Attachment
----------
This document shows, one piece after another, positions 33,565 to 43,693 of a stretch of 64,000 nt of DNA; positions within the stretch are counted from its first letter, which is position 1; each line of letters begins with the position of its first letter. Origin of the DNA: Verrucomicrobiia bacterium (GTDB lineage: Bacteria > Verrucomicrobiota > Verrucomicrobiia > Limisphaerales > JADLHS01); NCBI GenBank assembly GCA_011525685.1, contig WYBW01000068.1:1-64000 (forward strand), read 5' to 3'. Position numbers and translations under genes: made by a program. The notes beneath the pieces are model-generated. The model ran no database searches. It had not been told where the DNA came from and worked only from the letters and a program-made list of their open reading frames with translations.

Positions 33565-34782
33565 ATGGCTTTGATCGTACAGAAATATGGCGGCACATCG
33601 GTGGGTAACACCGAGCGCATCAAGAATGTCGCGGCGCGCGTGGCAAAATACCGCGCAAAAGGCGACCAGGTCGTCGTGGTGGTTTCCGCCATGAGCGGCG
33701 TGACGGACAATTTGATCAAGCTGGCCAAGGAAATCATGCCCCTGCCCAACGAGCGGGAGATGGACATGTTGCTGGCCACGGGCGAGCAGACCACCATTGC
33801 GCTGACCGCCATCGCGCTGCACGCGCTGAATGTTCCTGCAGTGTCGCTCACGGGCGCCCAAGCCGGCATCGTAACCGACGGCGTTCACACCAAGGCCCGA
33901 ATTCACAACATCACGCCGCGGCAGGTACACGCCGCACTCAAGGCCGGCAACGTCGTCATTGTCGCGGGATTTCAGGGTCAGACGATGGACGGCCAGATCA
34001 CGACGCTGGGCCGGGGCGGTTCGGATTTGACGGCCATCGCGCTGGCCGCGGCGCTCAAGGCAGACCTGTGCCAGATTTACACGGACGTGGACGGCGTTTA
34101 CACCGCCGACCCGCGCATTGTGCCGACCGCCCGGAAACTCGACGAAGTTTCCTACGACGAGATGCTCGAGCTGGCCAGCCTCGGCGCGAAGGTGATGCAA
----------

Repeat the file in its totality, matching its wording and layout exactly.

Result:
This document shows, one piece after another, positions 33,565 to 43,693 of a stretch of 64,000 nt of DNA; positions within the stretch are counted from its first letter, which is position 1; each line of letters begins with the position of its first letter. Origin of the DNA: Verrucomicrobiia bacterium (GTDB lineage: Bacteria > Verrucomicrobiota > Verrucomicrobiia > Limisphaerales > JADLHS01); NCBI GenBank assembly GCA_011525685.1, contig WYBW01000068.1:1-64000 (forward strand), read 5' to 3'. Position numbers and translations under genes: made by a program. The notes beneath the pieces are model-generated. The model ran no database searches. It had not been told where the DNA came from and worked only from the letters and a program-made list of their open reading frames with translations.

Positions 33565-34782
33565 ATGGCTTTGATCGTACAGAAATATGGCGGCACATCG
33601 GTGGGTAACACCGAGCGCATCAAGAATGTCGCGGCGCGCGTGGCAAAATACCGCGCAAAAGGCGACCAGGTCGTCGTGGTGGTTTCCGCCATGAGCGGCG
33701 TGACGGACAATTTGATCAAGCTGGCCAAGGAAATCATGCCCCTGCCCAACGAGCGGGAGATGGACATGTTGCTGGCCACGGGCGAGCAGACCACCATTGC
33801 GCTGACCGCCATCGCGCTGCACGCGCTGAATGTTCCTGCAGTGTCGCTCACGGGCGCCCAAGCCGGCATCGTAACCGACGGCGTTCACACCAAGGCCCGA
33901 ATTCACAACATCACGCCGCGGCAGGTACACGCCGCACTCAAGGCCGGCAACGTCGTCATTGTCGCGGGATTTCAGGGTCAGACGATGGACGGCCAGATCA
34001 CGACGCTGGGCCGGGGCGGTTCGGATTTGACGGCCATCGCGCTGGCCGCGGCGCTCAAGGCAGACCTGTGCCAGATTTACACGGACGTGGACGGCGTTTA
34101 CACCGCCGACCCGCGCATTGTGCCGACCGCCCGGAAACTCGACGAAGTTTCCTACGACGAGATGCTCGAGCTGGCCAGCCTCGGCGCGAAGGTGATGCAA